• 1917 – 1918: As a pacifist (which is part of the Quaker tradition), Kelly served German Prisoners of War (POWs). This gave him not only only a strong connection with the German people, but also deepened his strong Quaker pacifism which would play an important role in his relationship to World War II.
  • 1919: Kelly graduated Hartford Theological Seminary (CT), married Lael Macy, and received a position to teach Bible at Wilmington (1919-21) setting him up for the “Roaring 20’s.” But he appeared to be largely unaffected by this era or the Great Depression except in caring for those in need in Germany. His relationship with Germans led to his concern regarding Hitler’s rise to power. Kelly visited in 1938 to encourage Quaker friends touched by his 1924 – 1925 mission.
  • 1924: Kelly received a Ph.D. in Philosophy at Hartford Seminary. Thomas and Lael reinvigorated the labors of Quakers in Germany (1924 – 1925).
  • 1925: Kelly taught Philosophy at Earlham College, Richmond, IN.
  • 1928: Daughter Lois was born.
  • 1931 – 1932: Kelly pastored Fall River Congregational Church, attended Harvard for a second Ph.D., and taught at Wellesley College.
  • 1932 – 1935: Kelly returned to Earlham to teach
  • 1935: While holding a staff position at Pendle Hill, a Quaker Center for study and Contemplation in Wallingford, PA, Kelly was exposed to Zen meditation. Kelly moved to —Hawaii to teach Philosophy. He not only encountered Japanese and Chinese Professors, but also studied Buddhism.
  • 1936: Son Richard was born in Hawaii. Kelly became sick and returned to teach Greek and Oriental Philosophy at Haverford.
  • 1937 “Failed Oral Exam at Harvard” led to a re-examination.
    • —In January 1938 Germantown Friends Meeting, Kelly gives three lectures on “God can be found.”
    • —In April 1938, Kelly wrote to Rufus Jones, “The Reality of the presence has been very great at times recently. One knows at firsthand what the old inquiry meant, ‘Has truth been advancing among you?’”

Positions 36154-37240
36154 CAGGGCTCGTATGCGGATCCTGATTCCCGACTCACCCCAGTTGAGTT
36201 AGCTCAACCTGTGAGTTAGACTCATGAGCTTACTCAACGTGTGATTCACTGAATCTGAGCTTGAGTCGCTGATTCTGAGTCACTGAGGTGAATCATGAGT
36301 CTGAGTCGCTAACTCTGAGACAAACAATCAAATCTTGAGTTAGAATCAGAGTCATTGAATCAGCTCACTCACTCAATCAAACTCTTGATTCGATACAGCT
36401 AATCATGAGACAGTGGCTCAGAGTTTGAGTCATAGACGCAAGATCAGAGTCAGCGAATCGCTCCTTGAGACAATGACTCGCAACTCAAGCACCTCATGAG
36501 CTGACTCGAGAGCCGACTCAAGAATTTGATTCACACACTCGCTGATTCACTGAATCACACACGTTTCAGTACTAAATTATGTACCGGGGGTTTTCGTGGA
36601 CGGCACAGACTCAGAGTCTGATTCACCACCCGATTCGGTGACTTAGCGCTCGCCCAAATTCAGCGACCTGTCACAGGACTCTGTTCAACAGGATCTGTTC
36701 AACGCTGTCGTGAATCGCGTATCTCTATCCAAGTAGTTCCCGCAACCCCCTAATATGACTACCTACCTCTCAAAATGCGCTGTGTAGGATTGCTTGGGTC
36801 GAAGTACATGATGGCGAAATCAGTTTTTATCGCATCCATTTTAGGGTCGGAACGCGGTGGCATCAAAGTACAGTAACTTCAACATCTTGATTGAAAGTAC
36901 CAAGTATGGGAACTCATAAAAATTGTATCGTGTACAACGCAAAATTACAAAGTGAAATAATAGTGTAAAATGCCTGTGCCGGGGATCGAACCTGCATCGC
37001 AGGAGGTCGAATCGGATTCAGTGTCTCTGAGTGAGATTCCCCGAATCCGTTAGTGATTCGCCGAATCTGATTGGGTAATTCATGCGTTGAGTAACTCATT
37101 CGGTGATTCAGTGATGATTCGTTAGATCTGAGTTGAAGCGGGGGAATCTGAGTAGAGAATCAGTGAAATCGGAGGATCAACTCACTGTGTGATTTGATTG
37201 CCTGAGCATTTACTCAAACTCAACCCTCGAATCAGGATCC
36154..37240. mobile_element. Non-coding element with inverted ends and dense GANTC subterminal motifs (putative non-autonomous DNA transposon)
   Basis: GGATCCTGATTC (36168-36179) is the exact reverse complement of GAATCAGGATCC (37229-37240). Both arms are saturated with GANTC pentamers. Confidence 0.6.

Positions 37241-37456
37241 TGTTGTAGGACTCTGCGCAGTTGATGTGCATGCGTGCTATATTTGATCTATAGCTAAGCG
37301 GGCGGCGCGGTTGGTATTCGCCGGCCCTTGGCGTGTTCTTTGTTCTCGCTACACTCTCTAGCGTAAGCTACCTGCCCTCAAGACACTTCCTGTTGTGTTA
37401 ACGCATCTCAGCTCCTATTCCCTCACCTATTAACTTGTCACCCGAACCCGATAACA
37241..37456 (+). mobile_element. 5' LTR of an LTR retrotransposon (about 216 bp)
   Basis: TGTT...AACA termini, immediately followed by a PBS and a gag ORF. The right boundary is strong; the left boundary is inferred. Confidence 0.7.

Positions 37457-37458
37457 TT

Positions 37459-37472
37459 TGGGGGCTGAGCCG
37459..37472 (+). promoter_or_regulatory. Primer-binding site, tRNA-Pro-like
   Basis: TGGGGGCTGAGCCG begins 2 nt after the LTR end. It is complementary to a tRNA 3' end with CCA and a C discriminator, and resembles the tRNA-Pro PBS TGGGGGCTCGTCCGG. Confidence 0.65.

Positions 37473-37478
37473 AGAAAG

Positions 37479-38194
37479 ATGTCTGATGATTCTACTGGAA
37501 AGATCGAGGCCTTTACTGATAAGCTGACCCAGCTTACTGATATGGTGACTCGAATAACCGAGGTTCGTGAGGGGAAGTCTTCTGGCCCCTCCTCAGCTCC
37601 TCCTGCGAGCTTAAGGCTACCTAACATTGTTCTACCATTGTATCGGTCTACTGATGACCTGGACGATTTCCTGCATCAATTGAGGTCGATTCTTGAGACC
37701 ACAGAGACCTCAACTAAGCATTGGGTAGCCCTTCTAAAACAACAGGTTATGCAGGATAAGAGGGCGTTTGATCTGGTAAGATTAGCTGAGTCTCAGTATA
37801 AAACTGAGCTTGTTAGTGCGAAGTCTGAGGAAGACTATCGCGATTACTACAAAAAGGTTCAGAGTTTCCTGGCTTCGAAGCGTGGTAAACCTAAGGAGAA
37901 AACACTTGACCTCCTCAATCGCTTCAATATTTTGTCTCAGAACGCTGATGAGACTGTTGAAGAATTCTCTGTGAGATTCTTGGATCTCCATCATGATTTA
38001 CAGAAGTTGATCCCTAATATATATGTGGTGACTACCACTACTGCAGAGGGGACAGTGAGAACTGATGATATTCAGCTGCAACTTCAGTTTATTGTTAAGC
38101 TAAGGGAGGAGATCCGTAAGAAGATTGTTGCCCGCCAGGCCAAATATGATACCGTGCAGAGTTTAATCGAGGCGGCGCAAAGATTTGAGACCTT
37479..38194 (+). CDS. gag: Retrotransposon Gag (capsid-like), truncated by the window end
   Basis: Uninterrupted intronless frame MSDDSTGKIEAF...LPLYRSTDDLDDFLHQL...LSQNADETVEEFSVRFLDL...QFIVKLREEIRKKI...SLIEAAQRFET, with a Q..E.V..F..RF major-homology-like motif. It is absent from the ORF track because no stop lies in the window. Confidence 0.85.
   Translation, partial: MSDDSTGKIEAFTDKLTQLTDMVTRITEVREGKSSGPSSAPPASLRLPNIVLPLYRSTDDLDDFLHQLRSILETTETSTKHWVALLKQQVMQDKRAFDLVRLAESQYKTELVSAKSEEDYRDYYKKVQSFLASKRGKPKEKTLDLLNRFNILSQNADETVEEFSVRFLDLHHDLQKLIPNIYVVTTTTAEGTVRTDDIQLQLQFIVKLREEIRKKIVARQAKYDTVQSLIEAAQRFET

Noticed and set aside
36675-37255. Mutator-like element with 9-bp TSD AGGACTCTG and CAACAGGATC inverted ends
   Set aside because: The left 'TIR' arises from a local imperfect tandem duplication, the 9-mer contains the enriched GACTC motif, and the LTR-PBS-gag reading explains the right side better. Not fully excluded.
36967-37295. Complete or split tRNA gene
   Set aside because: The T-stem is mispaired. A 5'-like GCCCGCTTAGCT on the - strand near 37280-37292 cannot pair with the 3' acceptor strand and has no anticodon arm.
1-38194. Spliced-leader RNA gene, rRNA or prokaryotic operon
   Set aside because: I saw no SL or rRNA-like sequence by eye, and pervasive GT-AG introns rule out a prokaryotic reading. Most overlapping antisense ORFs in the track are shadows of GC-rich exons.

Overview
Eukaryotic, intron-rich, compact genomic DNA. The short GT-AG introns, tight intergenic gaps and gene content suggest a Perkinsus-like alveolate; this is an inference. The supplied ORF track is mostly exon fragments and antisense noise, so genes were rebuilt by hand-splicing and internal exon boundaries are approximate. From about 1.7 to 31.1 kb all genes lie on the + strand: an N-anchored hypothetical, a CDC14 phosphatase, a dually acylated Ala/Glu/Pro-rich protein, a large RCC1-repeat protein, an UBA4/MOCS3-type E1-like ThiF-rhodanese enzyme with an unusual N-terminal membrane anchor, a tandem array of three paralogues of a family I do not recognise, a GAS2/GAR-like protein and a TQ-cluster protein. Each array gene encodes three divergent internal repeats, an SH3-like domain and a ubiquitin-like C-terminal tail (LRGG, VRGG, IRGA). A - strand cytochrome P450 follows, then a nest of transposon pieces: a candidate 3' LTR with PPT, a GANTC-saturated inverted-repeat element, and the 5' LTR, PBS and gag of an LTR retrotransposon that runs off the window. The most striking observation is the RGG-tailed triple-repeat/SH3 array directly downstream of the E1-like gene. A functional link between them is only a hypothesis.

• —Spiritual experience: Shared with his mother, “He was swept away by the presence . . . melted down by the love of God.”
    • —Over the course of the next 3 years, he received a series of messages and went from an academic to” a seeker of the experience within.”
  • —January 17, 1941: Received a call to publish works and within hours of that call he died of a heart attack. —Douglas V. Steere gathered Kelly’s material in order for A Testament of Devotion (1941) to be published.
    • American involvement in World War II (1940-1945) was followed by the Cold War (1947 to 1991)
    • 1941: InterVarsity Christian Fellowship/USA was incorporated. For more of the ministry’s history click here.

What does A Testament of Devotion (1941) have to say to us today?

Daily Reflections for the course of the next several days from which you pick up this post. The material is drawn from drafts I posted on the Emerging Scholars Network Facebook Wall as part of a class on Christian Devotional Classics at Evangelical Seminary. Please email me know if you use the second section to stimulate campus discussion (e.g., brown bag lunch discussion group). I am particularly interested in suggestions on revisions for use in that context.

1. “By inner persuasions He draws us to a few definite tasks, our tasks, God’s burdened heart particularizing his burdens in us. And He gives us the royal blindness of faith, and the seeing eye of the sensitized soul, and the grace of unflinching obedience. Then we see that nothing matters and that everything matters and that this my task matters for me and for my fellow men and women for eternity. . . . Obedient as a shadow, sensitive as a shadow, selfless as a shadow . . . Holy obedience is the simplicity of the trusting child. . . . . which lies beyond complexity, naiveté which is the yonder side of sophistication. It is the beginning of spiritual maturity which comes after the awkward age of religious busyness for the Kingdom of God . . .” — Thomas Raymond Kelly. A Testament of DevotionHarper & Brothers, 1941, 43ff.

For Deeper Reflection: Thank-you to my friend Nelson. As part of an excellent presentation on Kelly and A Testament of Devotion, he shared the above quote with this conversation starter well worth our consideration: “Kelly spent most of his life chasing the truth through academic means and went through a period of spiritual awakening / renewal and comes to the above conclusion: Simplicity and Humble obedience. How do we balance our time of study and our time of serving? Have we made it overly complicated? What if we ‘loved in humble service?’ Does scripture call us to both? . . .”